In the Creative Sandbox, there is no wrong, so my perfectionist paralysis dissolved.

I told myself that it didn’t matter whether I liked or hated the outcome, that all that mattered was enjoying the process.
When I didn’t know where to start, I started anywhere, trusting that the path would become clear eventually (it always does, if you just start).

I banished my gremlins—those inner voices of self-doubt and self-criticism—outside my studio, and made the Creative Sandbox a “gremlin-free zone.”

I even made rule that whenever I was debating about whether to try something that I feared would ruin a piece, or leave it as-is (and unfinished) so I wouldn’t ruin it, I was to do the thing I feared. I didn’t want “preciousness” and fear of making a mistake to stop me from playing, exploring and growing. And I wanted to be in the space of experimentation and “what if..?”

It’s just a painting, after all—if I “ruined” it, I could respond to that and turn it into something else!

Within just a few days of starting my fifteen minutes a day experiment, I found my mood lifting and my metaphorical fuel tank much fuller than before.

Small Kindnesses Proven by Science

I am reminded of a study by the University of Virginia’s National Marriage Project, which I read about in the Globe and Mail. The study showed that frequent, small kindnesses toward your spouse or partner make for a stronger, happier relationship than the rare grand gesture.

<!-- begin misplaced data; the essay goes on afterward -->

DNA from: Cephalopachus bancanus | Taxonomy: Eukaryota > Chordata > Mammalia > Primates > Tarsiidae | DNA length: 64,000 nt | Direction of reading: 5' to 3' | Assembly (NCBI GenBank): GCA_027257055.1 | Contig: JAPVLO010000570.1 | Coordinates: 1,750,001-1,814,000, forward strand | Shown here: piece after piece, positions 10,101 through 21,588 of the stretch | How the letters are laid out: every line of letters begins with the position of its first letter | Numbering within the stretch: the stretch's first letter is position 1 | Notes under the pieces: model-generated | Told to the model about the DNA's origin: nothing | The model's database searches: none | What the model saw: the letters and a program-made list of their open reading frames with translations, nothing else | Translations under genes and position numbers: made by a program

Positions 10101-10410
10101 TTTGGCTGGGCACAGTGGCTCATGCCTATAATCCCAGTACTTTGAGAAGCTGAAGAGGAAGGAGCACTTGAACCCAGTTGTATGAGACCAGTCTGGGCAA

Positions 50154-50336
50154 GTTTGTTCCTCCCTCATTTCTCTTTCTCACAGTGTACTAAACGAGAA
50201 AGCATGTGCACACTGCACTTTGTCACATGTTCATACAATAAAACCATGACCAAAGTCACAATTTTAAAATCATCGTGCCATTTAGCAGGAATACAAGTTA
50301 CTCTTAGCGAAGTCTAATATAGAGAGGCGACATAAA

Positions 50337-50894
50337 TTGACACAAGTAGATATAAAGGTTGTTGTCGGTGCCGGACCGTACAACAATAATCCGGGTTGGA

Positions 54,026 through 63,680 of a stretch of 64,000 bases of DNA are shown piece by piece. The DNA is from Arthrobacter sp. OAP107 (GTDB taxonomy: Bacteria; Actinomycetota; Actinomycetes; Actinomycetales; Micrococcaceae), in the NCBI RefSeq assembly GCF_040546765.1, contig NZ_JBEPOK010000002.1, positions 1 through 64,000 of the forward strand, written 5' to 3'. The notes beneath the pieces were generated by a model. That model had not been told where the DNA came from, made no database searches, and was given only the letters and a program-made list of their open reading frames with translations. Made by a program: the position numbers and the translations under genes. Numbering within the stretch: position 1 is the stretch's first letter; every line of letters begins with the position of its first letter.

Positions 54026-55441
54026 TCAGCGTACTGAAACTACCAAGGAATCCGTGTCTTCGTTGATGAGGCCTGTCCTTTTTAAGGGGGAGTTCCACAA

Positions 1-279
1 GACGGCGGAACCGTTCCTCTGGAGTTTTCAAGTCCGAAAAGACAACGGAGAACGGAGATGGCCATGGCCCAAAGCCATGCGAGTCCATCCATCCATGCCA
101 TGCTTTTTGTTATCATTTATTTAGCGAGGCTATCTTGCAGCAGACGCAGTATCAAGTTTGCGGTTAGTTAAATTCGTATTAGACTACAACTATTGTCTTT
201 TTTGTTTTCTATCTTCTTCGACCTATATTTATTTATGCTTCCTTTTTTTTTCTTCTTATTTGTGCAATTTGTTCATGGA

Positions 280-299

I can vouch for this with my own relationship: my sweetie has built up way more “money in the bank” with me from the little things he does for me—helping make dinner and do the dishes, taking the garbage out, doing laundry, regular spontaneous neck and shoulder massages, stopping to get something I need on the way home—than from fancy dinners or expensive vacations.

Why should the relationship we have with our self be any different?

For me, the kindest thing I can do for my self is to give myself space and time to create—even just fifteen minutes!
For you, self-kindness may come in a different form, but I invite you to ask yourself, what small kindnesses towards yourself could you incorporate into your daily life? What could you do for yourself, regularly, that would make you feel loved and well taken care of?

Asking that question changed my life. Perhaps it will change yours as well.

About Our Guest Contributor

Melissa Dinwiddie is an artist, writer, performer, creativity instigator and inspirationalist, on a mission to empower people to follow their own creative callings. She coaches and consults with individuals and groups, and leads creativity workshops and retreats in inspiring locations around the world as well as online. You can find Melissa at her blog, Living A Creative Life, on Twitter  and Facebook.

To try your own hand at playing in the Creative Sandbox for fifteen minutes a day, check out Melissa’s free course, Creative Sandbox 101.


2 Responses to “Big Power in Tiny Acts of Kindness”
  1. YES! YES! Melissa. I found this practise in my journey out of grief and it never fails.